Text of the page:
Tag Archives: print promotions

Using Print Promotions for a Kickstarter Campaign

This post was initiated a couple of months back when I wrote an ad about marketing for Kickstarter campaigns… I promised to go a bit more deeply into the subject of using print materials to support promoting a project.

Who Are You Presenting Your Materials To?

Before you even decide what materials you’ll need and when to start prepping your print promotions, you might need to do a bit of brainstorming and research to think of places and events where you can promote your Kickstarter campaign. Are there networking events that your audience would be at, where you could pitch your project to interested parties? Maybe there are some watering holes where you could leave postcards or business cards? Perhaps there is a public event related to your project where you could talk to people and gather support.

If you have any connections, consider talking to them about your project to see if they can give you a public endorsement, and if they wouldn’t mind if you gave them materials to hand out. Having someone else pitch your project is always more effective, as it shows that others have your support.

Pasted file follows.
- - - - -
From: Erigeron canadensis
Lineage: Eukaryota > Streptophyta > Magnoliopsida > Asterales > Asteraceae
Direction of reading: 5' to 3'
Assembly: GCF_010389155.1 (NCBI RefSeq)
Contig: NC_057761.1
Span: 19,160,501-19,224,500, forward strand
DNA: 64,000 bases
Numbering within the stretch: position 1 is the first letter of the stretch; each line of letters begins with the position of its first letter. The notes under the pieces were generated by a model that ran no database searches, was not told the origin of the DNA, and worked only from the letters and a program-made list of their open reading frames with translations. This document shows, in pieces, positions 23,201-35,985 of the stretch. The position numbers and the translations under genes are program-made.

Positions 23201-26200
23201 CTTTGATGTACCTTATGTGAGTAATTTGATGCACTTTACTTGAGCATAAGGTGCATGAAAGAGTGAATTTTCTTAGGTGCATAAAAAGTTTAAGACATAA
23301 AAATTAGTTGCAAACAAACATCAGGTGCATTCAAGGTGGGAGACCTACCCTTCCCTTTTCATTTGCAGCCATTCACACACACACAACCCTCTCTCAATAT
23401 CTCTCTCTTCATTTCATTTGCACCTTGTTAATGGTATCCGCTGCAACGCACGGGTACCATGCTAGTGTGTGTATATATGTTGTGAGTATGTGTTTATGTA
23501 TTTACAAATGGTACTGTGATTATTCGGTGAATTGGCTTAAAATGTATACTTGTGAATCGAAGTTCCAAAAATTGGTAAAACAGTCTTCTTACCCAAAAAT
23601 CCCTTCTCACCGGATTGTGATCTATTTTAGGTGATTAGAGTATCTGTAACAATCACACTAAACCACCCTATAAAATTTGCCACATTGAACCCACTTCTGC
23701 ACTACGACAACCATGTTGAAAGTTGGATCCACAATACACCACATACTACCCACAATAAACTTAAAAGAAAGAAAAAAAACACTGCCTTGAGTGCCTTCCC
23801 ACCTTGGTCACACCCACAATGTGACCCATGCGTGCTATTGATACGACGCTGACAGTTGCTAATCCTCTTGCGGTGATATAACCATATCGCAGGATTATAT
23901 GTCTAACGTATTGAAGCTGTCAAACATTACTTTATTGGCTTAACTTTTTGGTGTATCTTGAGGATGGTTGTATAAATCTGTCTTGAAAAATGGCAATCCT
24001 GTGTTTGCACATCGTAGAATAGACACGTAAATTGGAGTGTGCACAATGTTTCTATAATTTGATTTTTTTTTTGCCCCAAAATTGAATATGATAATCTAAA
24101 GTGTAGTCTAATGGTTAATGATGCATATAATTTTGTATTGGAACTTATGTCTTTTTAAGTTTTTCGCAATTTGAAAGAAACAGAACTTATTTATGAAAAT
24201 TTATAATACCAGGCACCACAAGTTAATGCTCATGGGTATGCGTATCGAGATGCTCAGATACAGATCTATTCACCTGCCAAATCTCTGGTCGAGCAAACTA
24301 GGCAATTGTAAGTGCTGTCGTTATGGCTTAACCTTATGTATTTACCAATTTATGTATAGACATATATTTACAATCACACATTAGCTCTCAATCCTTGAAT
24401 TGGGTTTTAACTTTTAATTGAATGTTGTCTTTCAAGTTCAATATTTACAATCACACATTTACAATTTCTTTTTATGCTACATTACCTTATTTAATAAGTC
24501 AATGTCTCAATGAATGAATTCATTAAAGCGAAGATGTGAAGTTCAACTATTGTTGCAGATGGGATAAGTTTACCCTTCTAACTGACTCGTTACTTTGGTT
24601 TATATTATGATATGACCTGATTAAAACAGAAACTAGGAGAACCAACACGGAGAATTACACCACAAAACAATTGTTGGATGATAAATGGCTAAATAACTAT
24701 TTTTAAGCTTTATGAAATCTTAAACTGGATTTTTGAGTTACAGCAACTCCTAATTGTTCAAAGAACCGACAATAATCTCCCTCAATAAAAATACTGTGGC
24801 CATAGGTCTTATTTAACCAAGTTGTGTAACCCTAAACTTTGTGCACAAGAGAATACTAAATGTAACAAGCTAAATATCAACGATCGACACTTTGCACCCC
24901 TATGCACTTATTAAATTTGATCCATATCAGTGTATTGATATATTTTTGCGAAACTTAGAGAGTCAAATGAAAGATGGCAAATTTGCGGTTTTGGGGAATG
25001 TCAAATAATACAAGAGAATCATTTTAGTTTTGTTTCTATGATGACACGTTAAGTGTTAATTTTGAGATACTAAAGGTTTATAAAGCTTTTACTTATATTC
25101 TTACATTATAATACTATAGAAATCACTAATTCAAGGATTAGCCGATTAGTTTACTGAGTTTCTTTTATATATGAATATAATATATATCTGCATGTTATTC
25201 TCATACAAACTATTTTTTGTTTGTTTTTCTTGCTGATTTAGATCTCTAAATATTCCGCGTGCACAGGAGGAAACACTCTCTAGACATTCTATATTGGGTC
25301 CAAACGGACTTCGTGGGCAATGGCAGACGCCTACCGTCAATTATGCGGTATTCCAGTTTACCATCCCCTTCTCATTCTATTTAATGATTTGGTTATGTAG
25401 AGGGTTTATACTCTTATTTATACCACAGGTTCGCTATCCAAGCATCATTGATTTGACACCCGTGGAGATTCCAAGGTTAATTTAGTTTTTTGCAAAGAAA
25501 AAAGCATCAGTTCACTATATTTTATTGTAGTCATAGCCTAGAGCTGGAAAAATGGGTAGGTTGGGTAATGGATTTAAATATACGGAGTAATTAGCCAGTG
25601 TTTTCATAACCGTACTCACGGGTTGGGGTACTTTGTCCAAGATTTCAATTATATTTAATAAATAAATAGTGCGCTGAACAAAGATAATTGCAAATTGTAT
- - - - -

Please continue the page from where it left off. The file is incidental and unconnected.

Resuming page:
We had some opportunities for our roller derby documentary Kickstarter campaign to hand out postcards at local roller derby events. Think about your project and maybe do some Google searching to get inspiration on places you might go or drop off print materials at.

Overall Project Marketing Plan

You should have a tagline or elevator speech prepared for your project that you can use on various materials. You need to be able to get across in a small number of words what your project is about.

Professional imagery and design is also a bonus. You may not be able to afford a graphic designer, but if you can (or have a designer friend you can take out to a nice dinner in return for their help), then it will help sell your audience on how serious you are about your task. If you treat your Kickstarter like a real business endeavor, it will help you stand out.